'Sure lends a whole new meaning to the phrase 'The
fires of Hell shall consume you' was my reflection on seeing the final
image of this production, that of Simon Keenlyside's Don grinning
from the inferno and looking as though he were about to eat the naked
babe slung across his chest. The descent into Hell, and the sauna -
cum - supper scene which preceded it, were done as impressively as any
well-heeled opera house can; nice to see my money going up in flames,
but I'd really rather have a more interesting production, thanks very
much. It's been a while since I've seen one of those in this house,
but then that is not much to go by, since the new People's Royal Opera
only issues press tickets to chaps (and occasionally chapesses) upon
whom they can rely for raves, or at least a modicum of politesse no
matter what dreary guff they serve up onstage, and I don't care to spend
too much of my own money to watch what are often no more than concert
performances in drag. All that being a given, this was a hugely enjoyable
evening due to the singing, and, as someone in the loo queue opined,
'You don't come here for productions, do you - you come for the singers.'
Just what is it that entitles people like Zambello
to get away with such non - production? I would love to know, but please
don't bother to tell me that it was great because she just let the singers
sing; this is opera, and to me opera is about theatre, about the crucial
confrontations that occur at certain points in the lives of the protagonists,
set against a fully thought through set which evokes many different
kinds of emotions and ideas. None of this was present, and I understand
that the production was even worse first time around, but lo! the 'Times'
critic does not draw attention to how utterly risible it was for there
to have been no Commendatore on view in the 'graveyard' scene during
the first run, but actually applauds the director for something like
'having the courage to see she'd not got it right first time' and then
make amends! So, where are we here? Madame Flutterbye's training school
for would-be directors, or one of the world's great lyric theatres?
Personally, I have seen better direction onstage at OUDS.
So what was wrong with it? Let's start with the good
stuff; that descent into Hell was magic, plenty of smoke & flames,
lots of red everywhere, money, money, money - lovely. The three ladies
getting together at the moment of Elvira's contemplated suicide worked
well, especially given the contrast in size between them, Zerlina being
under 5ft tall and Anna around 6ft, but I did keep half expecting them
to break into 'Ei ei! Wie fein! Wie fein!' Beyond that, nothing; most
of the time, you had the sense that the singers had just been allowed
to do their own thing; Don Ottavio, for example, was John Mark Ainsley
doing his usual (and very convincing and un-tenorish it is, too) of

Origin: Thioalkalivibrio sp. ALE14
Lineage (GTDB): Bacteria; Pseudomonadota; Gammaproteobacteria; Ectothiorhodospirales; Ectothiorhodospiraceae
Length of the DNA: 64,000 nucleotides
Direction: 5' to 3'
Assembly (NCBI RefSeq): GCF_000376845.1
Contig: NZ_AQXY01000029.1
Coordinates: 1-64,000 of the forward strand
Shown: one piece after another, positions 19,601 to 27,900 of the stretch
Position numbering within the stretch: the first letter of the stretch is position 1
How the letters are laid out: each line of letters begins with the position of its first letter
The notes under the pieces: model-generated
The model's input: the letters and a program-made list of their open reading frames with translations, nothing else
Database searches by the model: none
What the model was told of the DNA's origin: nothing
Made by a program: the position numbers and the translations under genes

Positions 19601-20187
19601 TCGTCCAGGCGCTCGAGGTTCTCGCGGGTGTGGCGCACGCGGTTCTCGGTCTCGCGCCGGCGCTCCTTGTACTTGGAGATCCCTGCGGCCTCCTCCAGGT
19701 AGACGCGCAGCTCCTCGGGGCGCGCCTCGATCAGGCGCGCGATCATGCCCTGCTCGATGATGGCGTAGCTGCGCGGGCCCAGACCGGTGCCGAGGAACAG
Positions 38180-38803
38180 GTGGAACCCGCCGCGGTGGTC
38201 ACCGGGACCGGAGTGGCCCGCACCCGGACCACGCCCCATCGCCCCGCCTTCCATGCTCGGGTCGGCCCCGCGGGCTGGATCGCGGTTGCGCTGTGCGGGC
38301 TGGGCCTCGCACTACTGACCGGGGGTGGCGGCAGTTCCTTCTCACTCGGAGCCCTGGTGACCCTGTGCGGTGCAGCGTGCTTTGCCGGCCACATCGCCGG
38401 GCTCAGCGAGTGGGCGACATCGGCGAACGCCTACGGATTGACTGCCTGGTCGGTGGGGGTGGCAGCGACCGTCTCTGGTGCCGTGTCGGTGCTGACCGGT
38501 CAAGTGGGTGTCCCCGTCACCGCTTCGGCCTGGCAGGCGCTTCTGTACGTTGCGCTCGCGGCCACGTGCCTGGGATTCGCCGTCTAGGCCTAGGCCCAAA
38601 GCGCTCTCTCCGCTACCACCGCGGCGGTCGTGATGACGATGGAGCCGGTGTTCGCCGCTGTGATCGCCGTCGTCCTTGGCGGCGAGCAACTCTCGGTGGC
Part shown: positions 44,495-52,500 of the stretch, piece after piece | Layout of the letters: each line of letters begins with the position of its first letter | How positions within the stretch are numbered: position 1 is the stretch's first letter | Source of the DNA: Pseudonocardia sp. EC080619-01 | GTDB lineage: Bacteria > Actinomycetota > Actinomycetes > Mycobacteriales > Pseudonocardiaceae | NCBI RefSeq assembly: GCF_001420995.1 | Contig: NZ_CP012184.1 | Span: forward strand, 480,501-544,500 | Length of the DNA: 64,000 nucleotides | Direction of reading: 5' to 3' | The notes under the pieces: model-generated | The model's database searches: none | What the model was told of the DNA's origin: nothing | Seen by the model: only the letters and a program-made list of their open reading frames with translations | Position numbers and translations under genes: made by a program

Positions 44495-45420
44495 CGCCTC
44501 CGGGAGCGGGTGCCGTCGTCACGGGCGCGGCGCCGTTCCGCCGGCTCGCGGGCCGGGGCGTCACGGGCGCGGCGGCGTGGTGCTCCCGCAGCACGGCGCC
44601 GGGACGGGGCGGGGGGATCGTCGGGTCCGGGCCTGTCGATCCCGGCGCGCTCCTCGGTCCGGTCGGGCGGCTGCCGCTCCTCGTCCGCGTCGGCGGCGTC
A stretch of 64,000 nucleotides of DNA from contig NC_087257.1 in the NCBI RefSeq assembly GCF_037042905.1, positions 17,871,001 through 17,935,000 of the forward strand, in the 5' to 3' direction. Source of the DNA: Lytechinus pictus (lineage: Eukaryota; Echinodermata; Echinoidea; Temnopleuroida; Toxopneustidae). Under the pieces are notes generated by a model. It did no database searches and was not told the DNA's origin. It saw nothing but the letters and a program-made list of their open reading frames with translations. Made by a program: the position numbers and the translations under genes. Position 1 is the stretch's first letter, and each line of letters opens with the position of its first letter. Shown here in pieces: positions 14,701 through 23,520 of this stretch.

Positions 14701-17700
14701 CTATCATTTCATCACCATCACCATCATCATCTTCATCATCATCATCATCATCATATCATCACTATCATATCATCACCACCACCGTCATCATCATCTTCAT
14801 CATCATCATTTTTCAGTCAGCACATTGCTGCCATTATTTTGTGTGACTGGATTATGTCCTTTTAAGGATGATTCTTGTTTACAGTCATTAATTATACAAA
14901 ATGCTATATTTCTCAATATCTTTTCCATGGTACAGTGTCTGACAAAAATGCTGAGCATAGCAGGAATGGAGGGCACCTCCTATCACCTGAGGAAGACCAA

'I may be a stuffy nobleman but I'm really randy with it / I may not
have done it yet but I sure as hell want to / O, please do just admire
my lyrical distress!' However, he has done that at Glyndebourne and
at Aix and probably elsewhere too, and in productions that actually
made coherent sense and even left you moved at the end by his plight,
but here I'm afraid I had to suppress the desire to laugh when the -
shall we say - Junoesque form of Christine Goerke's Anna enveloped
him in her lap like a luscious Black Widow spider. Chomp!
There was no sense of rapport between the Leporello
and Giovanni, for all the Leporello's italianitá, and the peasant
/ servant chorus were hammy as hell, if you'll forgive the phrase. Everything
was stock operatic gesture of the kind one is so familiar with, including
plenty of silly stuff in the disguise scene. The Catalogue aria was
finely sung, but indifferently acted - 'Voi sapete, quel che fa...'
yes, but why don't you give some inkling of what you're going on about?
Meanwhile Elvira stamps her feet alongside.
The set is even worse than that of the recent 'Rigoletto,'
and that takes some doing. A curved wall dominates, looking like an
assemblage of those Perspex cubes used downstairs in the Science Museum,
but it is not constant; it moves about, often noisily, and for the ball
scene we see its interior, a fantastically amateurish rendition of a
sumptuous red ballroom. It is topped with various bits and pieces from
time to time, most risibly in that very scene, where the onstage band
is made up of what appear to be representatives from the Cleveland,
Ohio branch of the Daughters of the Revolution. The worst moment, of
many, was the Serenade; whilst the Don was crooning away about coming
to the window and so on (she was already there, by the way - or rather,
she was perched up atop the wall) what was happening? You've guessed
it - that darned wall was sliding around to meet him, so as he reached
the sublime final line, it clunked into place for him to lean on. Oh
dear, these Sixth Form set designers, Mrs. Alsop - what a lot we need
to teach them before the First Night!
And .. er...the singing? Mostly wonderful, especially